Asheville Population 2018

Asheville is a city located in the state of North Carolina. It serves as the county seat of Buncombe County and is located in the Blue Ridge Mountains. Asheville has an estimated population of 89,121 people, making it the 12th most populous city in the state. The larger metropolitan area has a population of over 400,000 people.

Asheville History

The region that is now known as Asheville was first inhabited by Cherokees. The European explorer Hernando de Soto first arrived in 1540 and brought diseases which killed many of the natives. The region was primarily used by these visitors for hunting.

In 1784, Asheville was settled by Colonel Samuel Davidson after redeeming a land grant. However, he was killed and his wife, child and slave fled. His twin brother and his brother-in-law returned to retrieve the body and avenge the murder. At the end of the expedition, the men and their extended family settled in the area. The nearby county seat was incorporated with the land and renamed as Asheville after the governor of North Carolina.

It was during the 1880s that the Western North Carolina Railroad constructed a line running from Salisbury to Asheville. It was at this time that the population began to increase, although it was quite slow. Industrial plants were being erected during this time period, attracting more residents.

By 1900, Asheville was the third largest city in North Carolina. The city was quite prosperous in the decades that followed. It was during the early 1900s that the Burton Street Community for African Americans was developed and a sanitary district was established in West Asheville, which later was incorporated within Asheville’s borders. As with other cities around the nation, the Great Depression had a major impact on Asheville, with eight of its banks closing and the city debt reaching the highest in the nation. The city didn’t default on its debts that were used to build infrastructure and buildings but instead paid it off. Because of this, economic growth was very slow and much of the downtown area was left as it originally was.

The positive thing about this is that the city has retained much of its buildings constructed in the Art Deco style, including its city hall. There is other noteworthy architecture located throughout the city, including the Grove Park Inn, which is a luxurious hotel and spa situated in the Blue Ridge Mountains.

Today, Asheville is a beautiful mountainous city that offers modern attractions, many restaurants, and hotels, as well as historic landmarks and sights, including the popular Biltmore House, the largest private residence in the country that draws in visitors from all around the world.

Asheville Demographics

Recent estimates show that the city’s population is over 89,000. The city of Asheville covers over 45 square miles, giving it a population density of 2,000 people per square mile. It is the most populous city in Western North Carolina and the 12th most populous in the state.

The population of Asheville is primarily white, making up almost 78% of the population. Over 17% of the population is Black or African American, 3.76% is Hispanic or Latino, less than 1% is Asian, and 1.58% are mixed race. The largest age group is the 25 to 44 group, making up 28.7% of the population. Data show that 19.6% of the population is under the age of 18, while 18.3% are at least 65 years old. Approximately 19% of Asheville’s population lives below the federal poverty line.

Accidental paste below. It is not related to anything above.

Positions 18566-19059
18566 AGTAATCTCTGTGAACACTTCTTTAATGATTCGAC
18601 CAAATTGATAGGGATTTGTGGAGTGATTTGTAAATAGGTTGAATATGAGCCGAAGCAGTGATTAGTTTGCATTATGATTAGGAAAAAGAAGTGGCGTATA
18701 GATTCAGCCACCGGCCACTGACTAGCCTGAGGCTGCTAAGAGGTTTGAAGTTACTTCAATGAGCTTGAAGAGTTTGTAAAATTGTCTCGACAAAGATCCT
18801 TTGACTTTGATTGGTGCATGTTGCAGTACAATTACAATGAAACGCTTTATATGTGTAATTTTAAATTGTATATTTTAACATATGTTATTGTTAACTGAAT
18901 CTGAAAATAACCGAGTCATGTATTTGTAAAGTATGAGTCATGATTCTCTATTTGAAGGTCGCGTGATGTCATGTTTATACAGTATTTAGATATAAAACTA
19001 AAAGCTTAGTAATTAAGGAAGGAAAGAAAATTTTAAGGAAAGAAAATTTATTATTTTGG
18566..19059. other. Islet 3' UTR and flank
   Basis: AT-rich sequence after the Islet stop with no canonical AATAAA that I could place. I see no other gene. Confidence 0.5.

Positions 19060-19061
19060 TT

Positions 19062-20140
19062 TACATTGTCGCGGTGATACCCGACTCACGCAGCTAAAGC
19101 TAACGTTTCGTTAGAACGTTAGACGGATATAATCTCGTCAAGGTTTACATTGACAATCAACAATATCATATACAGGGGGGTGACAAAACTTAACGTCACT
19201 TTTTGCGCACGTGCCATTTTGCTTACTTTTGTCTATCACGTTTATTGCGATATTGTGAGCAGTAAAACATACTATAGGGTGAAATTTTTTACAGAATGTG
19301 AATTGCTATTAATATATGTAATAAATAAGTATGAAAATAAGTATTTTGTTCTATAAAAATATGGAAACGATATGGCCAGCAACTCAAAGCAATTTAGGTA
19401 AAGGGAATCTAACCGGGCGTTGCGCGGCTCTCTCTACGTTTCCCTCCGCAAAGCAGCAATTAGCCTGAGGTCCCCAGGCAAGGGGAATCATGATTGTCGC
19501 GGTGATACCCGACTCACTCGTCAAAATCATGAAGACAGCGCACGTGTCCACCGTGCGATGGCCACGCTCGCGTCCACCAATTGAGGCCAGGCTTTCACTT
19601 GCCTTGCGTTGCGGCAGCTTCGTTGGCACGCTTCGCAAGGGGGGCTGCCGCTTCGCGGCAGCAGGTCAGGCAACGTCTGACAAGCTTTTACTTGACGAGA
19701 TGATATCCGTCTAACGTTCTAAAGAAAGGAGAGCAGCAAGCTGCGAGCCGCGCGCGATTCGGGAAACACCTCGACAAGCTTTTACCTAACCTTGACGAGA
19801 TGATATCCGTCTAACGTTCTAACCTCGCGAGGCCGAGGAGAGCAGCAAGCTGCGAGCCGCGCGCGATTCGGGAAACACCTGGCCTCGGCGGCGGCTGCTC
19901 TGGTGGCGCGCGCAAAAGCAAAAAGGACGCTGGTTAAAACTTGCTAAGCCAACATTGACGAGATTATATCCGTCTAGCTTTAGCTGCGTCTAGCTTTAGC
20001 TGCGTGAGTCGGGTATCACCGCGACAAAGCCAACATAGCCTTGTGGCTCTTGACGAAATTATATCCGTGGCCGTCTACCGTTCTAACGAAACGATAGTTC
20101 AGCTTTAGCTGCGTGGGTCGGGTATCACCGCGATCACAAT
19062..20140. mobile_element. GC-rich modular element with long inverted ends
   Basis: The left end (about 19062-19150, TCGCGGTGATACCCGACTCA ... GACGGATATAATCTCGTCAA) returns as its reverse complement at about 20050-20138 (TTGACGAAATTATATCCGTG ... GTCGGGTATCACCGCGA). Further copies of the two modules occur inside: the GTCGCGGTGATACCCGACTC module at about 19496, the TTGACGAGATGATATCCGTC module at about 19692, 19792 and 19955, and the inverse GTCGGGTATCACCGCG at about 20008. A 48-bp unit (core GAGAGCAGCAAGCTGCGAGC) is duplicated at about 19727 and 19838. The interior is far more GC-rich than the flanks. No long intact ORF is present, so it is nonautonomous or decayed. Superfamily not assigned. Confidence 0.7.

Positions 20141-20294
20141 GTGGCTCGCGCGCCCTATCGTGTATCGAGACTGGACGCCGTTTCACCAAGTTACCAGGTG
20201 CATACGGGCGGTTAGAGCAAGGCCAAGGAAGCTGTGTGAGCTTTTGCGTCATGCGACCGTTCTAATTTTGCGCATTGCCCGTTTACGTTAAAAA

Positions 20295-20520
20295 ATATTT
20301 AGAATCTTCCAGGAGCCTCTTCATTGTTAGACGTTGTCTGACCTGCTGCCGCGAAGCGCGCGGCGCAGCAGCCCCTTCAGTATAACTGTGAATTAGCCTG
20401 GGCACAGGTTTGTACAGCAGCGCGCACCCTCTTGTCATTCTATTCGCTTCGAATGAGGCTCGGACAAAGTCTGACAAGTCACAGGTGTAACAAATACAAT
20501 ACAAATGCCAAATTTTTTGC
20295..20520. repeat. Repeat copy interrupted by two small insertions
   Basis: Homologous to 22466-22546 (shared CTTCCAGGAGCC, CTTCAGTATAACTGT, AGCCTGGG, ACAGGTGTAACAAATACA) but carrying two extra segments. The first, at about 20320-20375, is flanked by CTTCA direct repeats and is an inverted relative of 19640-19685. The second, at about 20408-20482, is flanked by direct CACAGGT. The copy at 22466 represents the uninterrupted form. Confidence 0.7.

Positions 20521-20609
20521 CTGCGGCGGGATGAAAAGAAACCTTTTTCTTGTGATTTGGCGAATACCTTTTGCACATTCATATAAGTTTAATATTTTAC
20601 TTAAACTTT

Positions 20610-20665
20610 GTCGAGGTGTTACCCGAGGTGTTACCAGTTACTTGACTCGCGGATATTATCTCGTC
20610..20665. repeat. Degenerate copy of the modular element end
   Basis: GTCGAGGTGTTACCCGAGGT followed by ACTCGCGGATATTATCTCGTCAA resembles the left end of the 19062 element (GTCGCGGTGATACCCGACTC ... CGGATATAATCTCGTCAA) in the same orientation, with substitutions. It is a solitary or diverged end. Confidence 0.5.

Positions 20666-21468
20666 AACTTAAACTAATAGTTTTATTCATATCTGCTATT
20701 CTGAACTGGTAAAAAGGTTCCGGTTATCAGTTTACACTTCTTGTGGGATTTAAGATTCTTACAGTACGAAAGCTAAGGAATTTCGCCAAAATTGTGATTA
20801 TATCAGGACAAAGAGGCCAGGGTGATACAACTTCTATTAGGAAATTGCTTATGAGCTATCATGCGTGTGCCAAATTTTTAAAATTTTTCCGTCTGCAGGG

The largest employers in the area include Mission Health System, Buncombe County Schools System and Ingles Markets. Each of these companies employ over 3,000 people. The State of North Carolina and Buncombe County also employ thousands of people.

Asheville Population Growth

Though Asheville’s growth was quite slow during its earliest years, it has seen steady growth according to data from censuses dating back to the 1800s. The city did actually lose inhabitants during the 1970s and 1980s but quickly rebounded to again post strong growth at the time of the census in 1990. Between 2000 and 2010m the city saw 21.1% growth as the city continues to grow and modernize. Recent estimates show that the population is up almost 9% since the last census taken in 2010, indicating that this mountain city still has a lot of growing to do in its future.

Year Population Growth Growth Rate

Asheville Race Data

Race Population Percentage
Black or African American10,70212.01%
Two or More Races2,0012.25%
Some Other Race6640.75%
American Indian and Alaska Native3720.42%
Native Hawaiian and Other Pacific Islander60.01%

Population Pyramid

0k0k0k0k0k0k Male Population0k0k0k0k0k0k Female Population8580757065605550454035302520151050

Asheville Housing Indicators

Indicator Value
Median Number of Rooms (per House)
Houses Without Mortgage
Houses With Mortgage
Vacancy Rate
Median Rent
Median Home Value
Renter-Occupied Units
Owner-Occupied Units
Total Housing Units

This chart shows the employment and labor force participation rates in Asheville for residents over 16 years of age. The 2015 unemployment rate is 4.5% and the labor force participation rate is 65.3%.

Asheville Family/Household Indicators

Indicator Value
Unmarried Partner Households (Same Sex)
Unmarried Partner Households (Opposite Sex)
Non Family Households
Female Householder (no husband) Families
Male Householder (no wife) Families
Married Couple Families
Average Family Size
Average Household Size